Chang Presents at NSF CCLI Conference
September 15, 2008

To promote informatics literacy, Hamilton was awarded with a NSF Class Curriculum & Laboratory Improvement (CCLI) grant to establish and to improve its bioinformatics curriculum. Assistant Professor of Biology Wei-Jen Chang presented Hamilton's five years outcome and achievements at the conference, which was sponsored by AAAS and NSF. He joined other grant awardees from more than 200 U.S, colleges and shared the experience of teaching bioinformatics at small liberal arts institutions. The conference was held in August in Washington, D.C.


Smythe Conducts Field Research in Panama

Contact: Holly Foster
Phone: (315) 859-4068
September 2, 2008

Visiting Assistant Professor of Biology Ashleigh Smythe spent 10 days in August at the Smithsonian Tropical Research Institute's Bocas del Toro field station on the Caribbean coast of Panama. She collected tiny marine worms called nematodes, which are the focus of her research. Nematodes are found in all types of sediment, terrestrial and aquatic.

This collecting trip focused on nematodes in sand from coral reef habitats accessible only by scuba diving. Her goal was to collect nematodes from a wide range of taxonomic groups to contribute to the Barcode of Life project, an international initiative aimed at cataloguing the diversity of life with DNA sequence data. In addition, she collected members of the order Enoplida, an evolutionarily important group of nematodes for which she and her research students are reconstructing the phylogenetic relationships.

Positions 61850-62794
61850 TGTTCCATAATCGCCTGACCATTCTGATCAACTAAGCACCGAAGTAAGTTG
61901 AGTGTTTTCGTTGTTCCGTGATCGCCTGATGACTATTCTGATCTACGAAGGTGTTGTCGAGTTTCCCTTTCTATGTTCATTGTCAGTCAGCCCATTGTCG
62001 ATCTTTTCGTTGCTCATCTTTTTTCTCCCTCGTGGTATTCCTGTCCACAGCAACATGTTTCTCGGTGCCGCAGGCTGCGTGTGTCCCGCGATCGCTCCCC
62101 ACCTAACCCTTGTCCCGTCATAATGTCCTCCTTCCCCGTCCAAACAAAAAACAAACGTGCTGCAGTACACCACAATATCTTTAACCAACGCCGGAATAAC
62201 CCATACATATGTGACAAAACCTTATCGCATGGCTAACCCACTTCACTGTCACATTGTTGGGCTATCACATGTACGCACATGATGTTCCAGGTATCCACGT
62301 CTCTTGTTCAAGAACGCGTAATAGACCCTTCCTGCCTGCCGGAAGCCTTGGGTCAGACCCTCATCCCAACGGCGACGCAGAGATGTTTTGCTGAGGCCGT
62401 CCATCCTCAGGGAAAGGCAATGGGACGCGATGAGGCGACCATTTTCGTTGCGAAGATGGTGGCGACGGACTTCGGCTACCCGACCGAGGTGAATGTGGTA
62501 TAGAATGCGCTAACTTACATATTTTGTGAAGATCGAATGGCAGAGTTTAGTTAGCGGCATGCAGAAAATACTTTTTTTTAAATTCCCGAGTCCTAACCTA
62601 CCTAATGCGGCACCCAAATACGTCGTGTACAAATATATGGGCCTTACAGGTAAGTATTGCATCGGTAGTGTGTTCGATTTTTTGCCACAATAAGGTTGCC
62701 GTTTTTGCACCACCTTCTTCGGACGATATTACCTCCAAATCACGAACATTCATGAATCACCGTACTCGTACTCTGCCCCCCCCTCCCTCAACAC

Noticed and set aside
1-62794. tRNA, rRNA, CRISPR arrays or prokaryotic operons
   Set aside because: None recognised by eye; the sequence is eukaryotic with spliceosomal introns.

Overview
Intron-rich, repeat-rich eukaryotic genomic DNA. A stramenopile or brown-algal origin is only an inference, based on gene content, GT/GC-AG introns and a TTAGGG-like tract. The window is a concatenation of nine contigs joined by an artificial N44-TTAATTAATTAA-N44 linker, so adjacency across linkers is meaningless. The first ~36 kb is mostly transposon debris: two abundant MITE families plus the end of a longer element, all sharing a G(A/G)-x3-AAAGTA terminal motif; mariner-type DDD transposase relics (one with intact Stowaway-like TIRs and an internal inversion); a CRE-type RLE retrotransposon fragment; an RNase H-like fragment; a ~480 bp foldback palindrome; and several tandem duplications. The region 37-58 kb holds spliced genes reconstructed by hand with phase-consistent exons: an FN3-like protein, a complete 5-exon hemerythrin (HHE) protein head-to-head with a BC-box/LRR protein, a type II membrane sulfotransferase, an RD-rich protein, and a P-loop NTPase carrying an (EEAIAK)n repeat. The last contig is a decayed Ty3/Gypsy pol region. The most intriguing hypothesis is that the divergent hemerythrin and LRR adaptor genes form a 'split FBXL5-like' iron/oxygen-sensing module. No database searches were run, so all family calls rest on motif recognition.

Williams Presents Research at Ecological Society of America Meeting

August 12, 2008

Ernest Williams

Ernest Williams, the Christian A. Johnson Professor of Biology, attended the annual meeting of the Ecological Society of America, in Milwaukee, Wis., in early August, where he made two presentations. He presented a research poster, that was coauthored by Associate Professor of Biology Bill Pfitsch, titled "Habitat restoration for lupine and specialist butterflies," and also gave a talk in a special education session, titled "Undergraduates in research: Finding benefits for both students and faculty.



Sven Oman '10 Research on Red Blood Cell Fragility Aimed at Diabetes
August 5, 2008